As mainstream Hollywood looks back at race relations circa the Civil Rights Movement in films like The Butler and 42, independent films like 2010’s Night Catches Us and Katherine Nero’s new film, For the Cause, turn their gaze towards a very different faction of the Civil Rights struggle.  

Making its west coast premiere at the Pan African Film Festival in Los Angeles last Friday, For the Cause is a project 12 years in the making.  Shot in a little over a week on location in Chicago, the film tells the story of emerging attorney Mirai Scott (Charlette Speigner), as she takes on the most difficult case of her young career—that of defending Rolly (Eugene Parker), her estranged father and former Black Panther who is charged with the attempted murder of a cop.

For the Cause is retrospective.  However, at its core, it is concerned with the present and present relationships.  Mirai has been dating Paul (Jerod Haynes) who by all accounts is the perfect guy.  Mirai likes him too but is afraid to let her guard down.  When Paul gets down on bended knee with a ring, Mirai leaves him hanging.  

If Mirai is guarded, her mother Fredi (Shariba Rivers) is an impenetrable great wall.  Fredi is a political science professor who was a Black Panther back in the day as well.  That’s really the extent of what anyone, including Mirai, knows.  You get the feeling that Mirai would just like a normal mother from time to time, and the fact that Mirai calls her mother by her first name speaks to the unconventional relationship the pair has.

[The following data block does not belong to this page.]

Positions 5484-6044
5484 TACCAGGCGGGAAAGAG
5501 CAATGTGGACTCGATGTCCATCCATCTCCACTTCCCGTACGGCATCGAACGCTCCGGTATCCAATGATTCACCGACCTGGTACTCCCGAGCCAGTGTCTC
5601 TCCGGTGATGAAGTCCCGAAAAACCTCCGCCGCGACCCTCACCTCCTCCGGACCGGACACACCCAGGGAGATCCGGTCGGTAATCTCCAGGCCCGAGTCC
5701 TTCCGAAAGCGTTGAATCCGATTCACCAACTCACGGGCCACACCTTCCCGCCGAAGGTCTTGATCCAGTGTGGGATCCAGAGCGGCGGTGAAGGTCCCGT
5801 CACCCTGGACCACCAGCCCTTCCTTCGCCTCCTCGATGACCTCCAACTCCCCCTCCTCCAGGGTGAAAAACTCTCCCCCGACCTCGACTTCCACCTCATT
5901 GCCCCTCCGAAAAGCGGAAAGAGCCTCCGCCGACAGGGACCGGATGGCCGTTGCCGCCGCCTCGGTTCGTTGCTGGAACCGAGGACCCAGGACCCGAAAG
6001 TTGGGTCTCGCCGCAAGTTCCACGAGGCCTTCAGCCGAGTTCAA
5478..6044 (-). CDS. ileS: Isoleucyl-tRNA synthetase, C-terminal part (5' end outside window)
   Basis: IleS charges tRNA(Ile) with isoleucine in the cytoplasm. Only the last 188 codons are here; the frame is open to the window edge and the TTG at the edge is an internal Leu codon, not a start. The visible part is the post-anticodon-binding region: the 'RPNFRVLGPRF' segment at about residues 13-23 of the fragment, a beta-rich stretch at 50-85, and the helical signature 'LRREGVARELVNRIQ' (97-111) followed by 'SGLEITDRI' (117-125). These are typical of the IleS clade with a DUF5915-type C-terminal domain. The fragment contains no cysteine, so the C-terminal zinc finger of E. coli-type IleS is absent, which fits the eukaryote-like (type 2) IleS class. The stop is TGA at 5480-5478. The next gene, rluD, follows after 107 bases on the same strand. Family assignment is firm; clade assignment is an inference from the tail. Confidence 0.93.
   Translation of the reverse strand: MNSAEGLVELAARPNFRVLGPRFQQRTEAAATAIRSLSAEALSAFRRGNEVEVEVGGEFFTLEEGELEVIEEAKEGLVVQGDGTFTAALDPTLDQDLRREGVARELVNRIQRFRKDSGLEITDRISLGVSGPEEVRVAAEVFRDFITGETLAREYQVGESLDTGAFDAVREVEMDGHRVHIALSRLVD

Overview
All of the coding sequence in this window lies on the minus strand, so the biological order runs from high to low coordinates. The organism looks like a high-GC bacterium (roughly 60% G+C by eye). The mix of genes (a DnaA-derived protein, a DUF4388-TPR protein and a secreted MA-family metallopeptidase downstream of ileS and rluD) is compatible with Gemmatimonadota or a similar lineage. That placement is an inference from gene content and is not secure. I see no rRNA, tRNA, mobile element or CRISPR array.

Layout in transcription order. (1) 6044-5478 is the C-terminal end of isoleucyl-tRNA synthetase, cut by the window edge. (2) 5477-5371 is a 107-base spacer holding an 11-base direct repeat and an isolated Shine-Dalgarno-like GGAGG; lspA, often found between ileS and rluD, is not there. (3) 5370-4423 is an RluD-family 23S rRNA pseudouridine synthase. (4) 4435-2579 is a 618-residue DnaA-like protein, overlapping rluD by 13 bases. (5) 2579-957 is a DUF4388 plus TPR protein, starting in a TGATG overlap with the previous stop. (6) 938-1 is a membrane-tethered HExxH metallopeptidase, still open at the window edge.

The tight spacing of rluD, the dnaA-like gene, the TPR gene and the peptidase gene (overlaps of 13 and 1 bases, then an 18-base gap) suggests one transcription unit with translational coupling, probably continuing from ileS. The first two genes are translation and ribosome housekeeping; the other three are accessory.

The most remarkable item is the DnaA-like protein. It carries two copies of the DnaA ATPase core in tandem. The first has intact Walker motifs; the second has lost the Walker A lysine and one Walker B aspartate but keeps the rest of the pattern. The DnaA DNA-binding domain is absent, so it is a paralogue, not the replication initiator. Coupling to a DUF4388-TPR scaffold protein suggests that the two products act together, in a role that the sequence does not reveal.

Things heat up when Mirai takes Rolly’s case, visiting him in prison and picking his brain.  In order to present the most effective case, Mirai has to dig in unwanted places and probe people who have long left the past behind.  In so doing, Mirai gains more clarity on her parents’ past, not only as Black Panthers but also as the promising young couple who created her.

For the Cause is a dramatic film that is also fun with a strong and knowing sense of humor.  In a standout scene, politically and socially conscious Fredi is thrown into a room with Paul’s very conventional parents.  Things of course go horribly and the film mines the comedy for all it is worth.

But more than the humor, this scene and others like it place Mirai’s parents’ radical past on equal footing with other approaches blacks have historically used to create space for themselves in this country.  Both families have ascended to the middle class through different means and with very different worldviews.  If everything goes according to plan, soon these two very different black families will become one.

Fredi is who she is and Paul’s parents are who they are.  Each approach has its virtues – and in a surprise twist – pitfalls.  In this way, more successfully than the similar Night Catches Us, Nero’s film doesn’t get wrapped up in the easy temptation of harping on the radicalism of the Black Panther Party.  Instead For the Cause is interested in a much more human element.

For the Cause screens at the Pan African Film Festival (PAFF), running February 6- 17, 2014.

Ade D. Adeniji is a screenwriter based out of Los Angeles.  He’s also an A&E Features Writer for PolicyMic and has written for The Rumpus, Bleacher Report and Huffington Post.  Follow him on Twitter @derekadeniji.